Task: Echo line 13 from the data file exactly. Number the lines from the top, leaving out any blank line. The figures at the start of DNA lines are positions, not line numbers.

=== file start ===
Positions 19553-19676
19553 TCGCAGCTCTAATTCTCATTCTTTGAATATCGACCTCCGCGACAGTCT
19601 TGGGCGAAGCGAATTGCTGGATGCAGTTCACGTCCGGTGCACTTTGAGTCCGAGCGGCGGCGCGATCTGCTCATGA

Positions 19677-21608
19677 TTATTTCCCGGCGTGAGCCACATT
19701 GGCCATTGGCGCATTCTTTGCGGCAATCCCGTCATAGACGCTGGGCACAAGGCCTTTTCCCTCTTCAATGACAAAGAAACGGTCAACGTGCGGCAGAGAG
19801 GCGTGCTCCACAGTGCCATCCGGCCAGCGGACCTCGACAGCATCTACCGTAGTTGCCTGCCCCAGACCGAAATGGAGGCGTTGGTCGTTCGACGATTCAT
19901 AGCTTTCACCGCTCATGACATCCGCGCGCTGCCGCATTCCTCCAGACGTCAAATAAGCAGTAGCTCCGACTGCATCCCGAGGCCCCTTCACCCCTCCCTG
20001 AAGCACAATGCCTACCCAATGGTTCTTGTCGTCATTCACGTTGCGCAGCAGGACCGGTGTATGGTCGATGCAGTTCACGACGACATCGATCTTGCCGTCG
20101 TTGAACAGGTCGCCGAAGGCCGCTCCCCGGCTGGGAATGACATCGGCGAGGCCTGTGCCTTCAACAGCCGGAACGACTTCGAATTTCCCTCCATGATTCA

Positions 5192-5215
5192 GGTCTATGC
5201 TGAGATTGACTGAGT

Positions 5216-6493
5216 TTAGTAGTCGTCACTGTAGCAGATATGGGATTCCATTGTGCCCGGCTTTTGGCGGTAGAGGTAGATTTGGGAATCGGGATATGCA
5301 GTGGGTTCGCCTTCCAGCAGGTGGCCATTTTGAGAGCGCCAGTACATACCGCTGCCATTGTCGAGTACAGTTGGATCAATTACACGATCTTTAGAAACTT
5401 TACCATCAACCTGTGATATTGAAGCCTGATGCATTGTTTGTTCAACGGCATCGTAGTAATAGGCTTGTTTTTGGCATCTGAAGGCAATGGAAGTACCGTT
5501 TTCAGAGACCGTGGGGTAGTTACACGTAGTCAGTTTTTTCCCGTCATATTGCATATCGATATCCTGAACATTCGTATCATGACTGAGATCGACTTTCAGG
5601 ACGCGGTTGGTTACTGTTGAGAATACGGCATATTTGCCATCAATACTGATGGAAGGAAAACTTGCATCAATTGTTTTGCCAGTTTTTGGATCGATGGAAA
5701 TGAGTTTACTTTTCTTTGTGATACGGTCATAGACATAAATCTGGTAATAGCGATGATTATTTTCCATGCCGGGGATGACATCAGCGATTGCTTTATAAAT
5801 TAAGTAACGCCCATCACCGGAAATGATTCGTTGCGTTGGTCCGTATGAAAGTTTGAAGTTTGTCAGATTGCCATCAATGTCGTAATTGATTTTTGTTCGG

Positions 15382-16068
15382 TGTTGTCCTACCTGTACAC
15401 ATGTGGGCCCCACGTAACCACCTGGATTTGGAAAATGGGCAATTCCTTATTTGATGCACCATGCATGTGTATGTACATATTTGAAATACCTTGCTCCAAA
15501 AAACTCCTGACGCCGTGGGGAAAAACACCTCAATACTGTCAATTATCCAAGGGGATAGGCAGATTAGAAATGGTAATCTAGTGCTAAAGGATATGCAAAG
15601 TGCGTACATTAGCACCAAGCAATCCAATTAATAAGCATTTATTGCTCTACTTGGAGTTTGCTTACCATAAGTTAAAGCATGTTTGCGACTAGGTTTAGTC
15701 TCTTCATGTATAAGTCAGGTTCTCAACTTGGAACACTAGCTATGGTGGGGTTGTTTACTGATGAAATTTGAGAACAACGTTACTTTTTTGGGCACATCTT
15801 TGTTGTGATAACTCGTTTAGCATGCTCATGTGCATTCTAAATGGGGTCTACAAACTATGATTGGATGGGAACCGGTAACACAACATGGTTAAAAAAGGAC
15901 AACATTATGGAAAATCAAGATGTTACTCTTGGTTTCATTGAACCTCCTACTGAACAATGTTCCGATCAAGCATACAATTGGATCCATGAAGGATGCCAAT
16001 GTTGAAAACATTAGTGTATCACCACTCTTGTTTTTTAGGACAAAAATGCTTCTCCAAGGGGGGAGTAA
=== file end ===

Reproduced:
5201 TGAGATTGACTGAGT